Organizational Culture Change

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The fact and fantasy of organizational culture management: a case study of Greek food retailing Cardiff Business School, Cardiff University, Colum Drive, Cardiff, CF10 3EU, UK Abstract
The management, manipulation or interference in organizational culture has become central to many theories and prescriptions of management. However, despite frequent prescriptions to manage culture in diverse national contexts, little empirical evidence has been forwarded in contexts other than the UK and the US. The current study is designed to overcome the limitations of existing studies through the critical review of culture management in a novel context—in this case, Greek food retailing. The aim is to provide empirical evidence regarding the fact and fantasy of Hellenic culture management. The paper begins with a brief overview of organizational culture literature and in particular culture management studies. After an explanation of the research design and methodology adopted, the analysis of a culture change effort study is presented and discussed. Four main findings emerge regarding: (1) the context of the change, (2) the espoused and perceived rationale for culture management, (3) the nature and process of the change programme and (4) the perceived impact of these changes on the organisation and its members. The paper culminates with a series of conclusions and implications of interest to both theorists and practitioners. Author Keywords: Organizational culture; Organizational culture management; Culture change; Culture management; Food retailing; Greek retailing Article Outline

5.4.3. Shopfloor impacts
References
{text:bookmark-start} {text:bookmark-end} 1. Introduction
However, despite frequent prescriptions to manage organizational culture in diverse national contexts (see Fey et al., 1999; Parry, 2000), little empirical evidence has been forwarded in contexts other than the UK and the US. The gap in extant knowledge is such that a number of theorists have called for additional empirical research into organizational culture management in novel contexts (see for example Ogbonna and Harris, 1998). The current study is specifically designed to overcome the limitations of existing studies through the critical examination of organizational culture management in a (comparatively) novel context—in this case, Greek food retailing. The aim is to provide rich empirical evidence regarding the fact and fantasy of Hellenic culture management. The paper begins with a brief overview of organizational culture literature and in particular culture management studies. After an explanation of the research design and methodology adopted, the analysis of a culture change effort study is presented and discussed. The paper culminates with a series of conclusions and implications of interest to both theorists and practitioners. {text:bookmark-start} {text:bookmark-end} 2. Examining organizational culture In order more to fully appreciate the complexities of organizational culture management, it is first worthwhile elucidating the concept of culture. Given, space restrictions, this is most parsimoniously achieved through a brief overview of the more common perspectives, typologies and conceptualisations of culture. {text:bookmark-start} {text:bookmark-end} 3. Organizational culture management {text:bookmark-start} {text:bookmark-end} 4. Research methods {text:bookmark-start} {text:bookmark-end} 5. Findings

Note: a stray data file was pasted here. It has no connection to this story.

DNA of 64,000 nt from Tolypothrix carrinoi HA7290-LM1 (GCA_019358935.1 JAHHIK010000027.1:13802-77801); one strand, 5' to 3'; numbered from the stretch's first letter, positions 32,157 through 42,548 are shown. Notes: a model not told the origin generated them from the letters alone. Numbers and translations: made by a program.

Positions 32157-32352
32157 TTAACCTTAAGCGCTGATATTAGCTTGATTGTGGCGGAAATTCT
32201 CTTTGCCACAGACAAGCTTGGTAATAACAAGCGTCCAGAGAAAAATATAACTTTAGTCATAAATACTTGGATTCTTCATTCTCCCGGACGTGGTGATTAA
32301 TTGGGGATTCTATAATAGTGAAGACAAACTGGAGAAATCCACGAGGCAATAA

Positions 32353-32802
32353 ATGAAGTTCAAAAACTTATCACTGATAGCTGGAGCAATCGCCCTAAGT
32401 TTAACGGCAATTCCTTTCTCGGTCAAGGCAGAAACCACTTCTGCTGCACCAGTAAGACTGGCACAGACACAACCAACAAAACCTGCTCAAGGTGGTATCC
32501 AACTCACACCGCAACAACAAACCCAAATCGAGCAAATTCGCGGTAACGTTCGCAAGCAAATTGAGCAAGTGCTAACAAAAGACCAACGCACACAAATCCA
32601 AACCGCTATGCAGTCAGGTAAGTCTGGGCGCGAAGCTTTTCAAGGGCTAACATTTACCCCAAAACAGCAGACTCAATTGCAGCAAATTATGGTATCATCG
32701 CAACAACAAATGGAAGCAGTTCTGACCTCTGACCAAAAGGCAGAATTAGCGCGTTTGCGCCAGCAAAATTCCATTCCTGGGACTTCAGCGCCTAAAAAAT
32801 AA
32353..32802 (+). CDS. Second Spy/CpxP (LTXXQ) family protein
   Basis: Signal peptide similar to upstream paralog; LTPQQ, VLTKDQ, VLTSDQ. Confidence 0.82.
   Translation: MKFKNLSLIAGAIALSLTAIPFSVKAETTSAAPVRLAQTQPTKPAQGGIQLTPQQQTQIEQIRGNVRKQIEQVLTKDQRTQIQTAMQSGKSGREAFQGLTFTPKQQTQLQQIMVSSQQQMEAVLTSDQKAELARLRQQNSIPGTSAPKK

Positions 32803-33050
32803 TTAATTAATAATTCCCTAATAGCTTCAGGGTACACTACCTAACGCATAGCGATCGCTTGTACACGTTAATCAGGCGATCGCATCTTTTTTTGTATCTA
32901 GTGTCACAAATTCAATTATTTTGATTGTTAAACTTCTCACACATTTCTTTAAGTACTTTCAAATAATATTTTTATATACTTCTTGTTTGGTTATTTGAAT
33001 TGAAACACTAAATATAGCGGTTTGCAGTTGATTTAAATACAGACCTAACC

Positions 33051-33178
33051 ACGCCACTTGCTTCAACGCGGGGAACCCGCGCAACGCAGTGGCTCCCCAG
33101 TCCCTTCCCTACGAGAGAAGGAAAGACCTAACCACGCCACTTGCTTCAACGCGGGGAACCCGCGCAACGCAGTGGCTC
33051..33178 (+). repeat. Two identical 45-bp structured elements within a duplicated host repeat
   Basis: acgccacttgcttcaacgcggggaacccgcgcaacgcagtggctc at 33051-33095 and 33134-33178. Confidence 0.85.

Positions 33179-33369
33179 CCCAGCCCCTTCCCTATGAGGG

The analysis of case study findings led to a number of interesting insights into the rationale, nature, process and impact of Islaco's culture change programme. Whilst a number of interesting findings emerged, four main issues are of particular interest: (1) the context of the change, (2) the espoused and perceived rationale for culture management, (3) the nature and process of the change programme and (4) the perceived impact of these changes on the organisation and its members. These are discussed in turn below....
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